Horizons-Book One in the Horizons Series
Twenty-three-year-old Clark Stevens, a popular wide receiver with a potential NFL contract, has a few problems. He's got a jealous girlfriend, a narrow-minded and controlling father, an attention problem, and an unexpected and powerful attraction to the trauma doctor—the male trauma doctor—who treats him for a broken bone.
Dr. Jody Williams is getting some really mixed signals. He can't ignore how much he wants Clark, because it's obvious Clark feels the same way. For the out and proud doctor, the solution seems very simple. For Clark, it's not! His world is not gay-friendly, and the obstacles he's faced have led him to deny his sexuality for years.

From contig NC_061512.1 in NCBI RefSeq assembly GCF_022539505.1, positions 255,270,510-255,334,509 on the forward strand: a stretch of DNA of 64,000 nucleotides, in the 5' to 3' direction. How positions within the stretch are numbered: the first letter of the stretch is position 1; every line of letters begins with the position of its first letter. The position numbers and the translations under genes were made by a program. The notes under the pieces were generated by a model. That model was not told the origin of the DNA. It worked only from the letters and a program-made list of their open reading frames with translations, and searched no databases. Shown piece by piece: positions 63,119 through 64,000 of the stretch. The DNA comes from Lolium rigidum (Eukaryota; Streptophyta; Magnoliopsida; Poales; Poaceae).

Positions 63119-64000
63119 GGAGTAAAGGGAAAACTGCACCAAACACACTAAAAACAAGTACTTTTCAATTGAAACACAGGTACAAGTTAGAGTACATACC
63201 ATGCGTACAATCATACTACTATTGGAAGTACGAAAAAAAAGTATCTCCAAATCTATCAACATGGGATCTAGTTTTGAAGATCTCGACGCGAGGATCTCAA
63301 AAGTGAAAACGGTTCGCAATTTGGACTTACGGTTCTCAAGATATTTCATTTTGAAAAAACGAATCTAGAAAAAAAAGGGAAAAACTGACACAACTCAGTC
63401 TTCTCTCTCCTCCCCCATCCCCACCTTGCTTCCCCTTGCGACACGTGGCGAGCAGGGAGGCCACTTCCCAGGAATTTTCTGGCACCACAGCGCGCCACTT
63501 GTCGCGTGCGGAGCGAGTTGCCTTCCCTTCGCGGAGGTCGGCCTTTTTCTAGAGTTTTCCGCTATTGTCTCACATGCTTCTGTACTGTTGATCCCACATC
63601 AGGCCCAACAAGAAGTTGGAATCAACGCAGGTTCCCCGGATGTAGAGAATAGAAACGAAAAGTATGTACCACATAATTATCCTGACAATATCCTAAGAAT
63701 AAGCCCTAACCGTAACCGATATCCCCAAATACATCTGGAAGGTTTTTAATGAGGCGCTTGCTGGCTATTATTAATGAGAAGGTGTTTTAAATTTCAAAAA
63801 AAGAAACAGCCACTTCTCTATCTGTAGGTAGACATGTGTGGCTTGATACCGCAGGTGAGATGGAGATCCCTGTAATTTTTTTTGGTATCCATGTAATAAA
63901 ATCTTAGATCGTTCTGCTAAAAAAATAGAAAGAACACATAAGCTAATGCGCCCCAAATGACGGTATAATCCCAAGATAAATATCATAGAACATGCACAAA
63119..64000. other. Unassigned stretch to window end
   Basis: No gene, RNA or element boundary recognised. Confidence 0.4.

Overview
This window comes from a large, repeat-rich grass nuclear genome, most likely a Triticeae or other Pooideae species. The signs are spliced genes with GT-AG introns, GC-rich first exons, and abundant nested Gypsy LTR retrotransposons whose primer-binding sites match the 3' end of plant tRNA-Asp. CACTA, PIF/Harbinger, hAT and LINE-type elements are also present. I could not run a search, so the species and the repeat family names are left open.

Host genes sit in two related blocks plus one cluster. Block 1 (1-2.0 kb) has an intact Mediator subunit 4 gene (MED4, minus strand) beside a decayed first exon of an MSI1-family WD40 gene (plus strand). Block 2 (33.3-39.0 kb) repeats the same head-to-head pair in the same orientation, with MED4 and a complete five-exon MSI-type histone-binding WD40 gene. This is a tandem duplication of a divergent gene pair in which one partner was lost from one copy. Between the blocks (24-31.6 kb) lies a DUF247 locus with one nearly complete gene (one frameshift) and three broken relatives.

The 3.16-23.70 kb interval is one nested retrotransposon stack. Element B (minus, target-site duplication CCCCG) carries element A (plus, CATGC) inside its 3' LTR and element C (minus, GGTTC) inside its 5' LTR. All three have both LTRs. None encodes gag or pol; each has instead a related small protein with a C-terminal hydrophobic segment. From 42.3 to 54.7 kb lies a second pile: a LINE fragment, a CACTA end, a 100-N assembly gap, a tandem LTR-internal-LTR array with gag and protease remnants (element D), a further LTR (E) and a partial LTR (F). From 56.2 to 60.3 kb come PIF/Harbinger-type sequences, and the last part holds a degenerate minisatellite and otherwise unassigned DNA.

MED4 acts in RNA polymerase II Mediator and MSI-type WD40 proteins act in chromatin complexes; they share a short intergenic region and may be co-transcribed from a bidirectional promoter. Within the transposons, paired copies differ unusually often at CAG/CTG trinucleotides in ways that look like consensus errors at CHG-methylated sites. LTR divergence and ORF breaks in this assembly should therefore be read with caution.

It's the Super Bowl of disasters, no matter how you look at it. In the end, Clark has to decide if he's going to stick with the only life he's ever known or take a chance on a new one with Jody.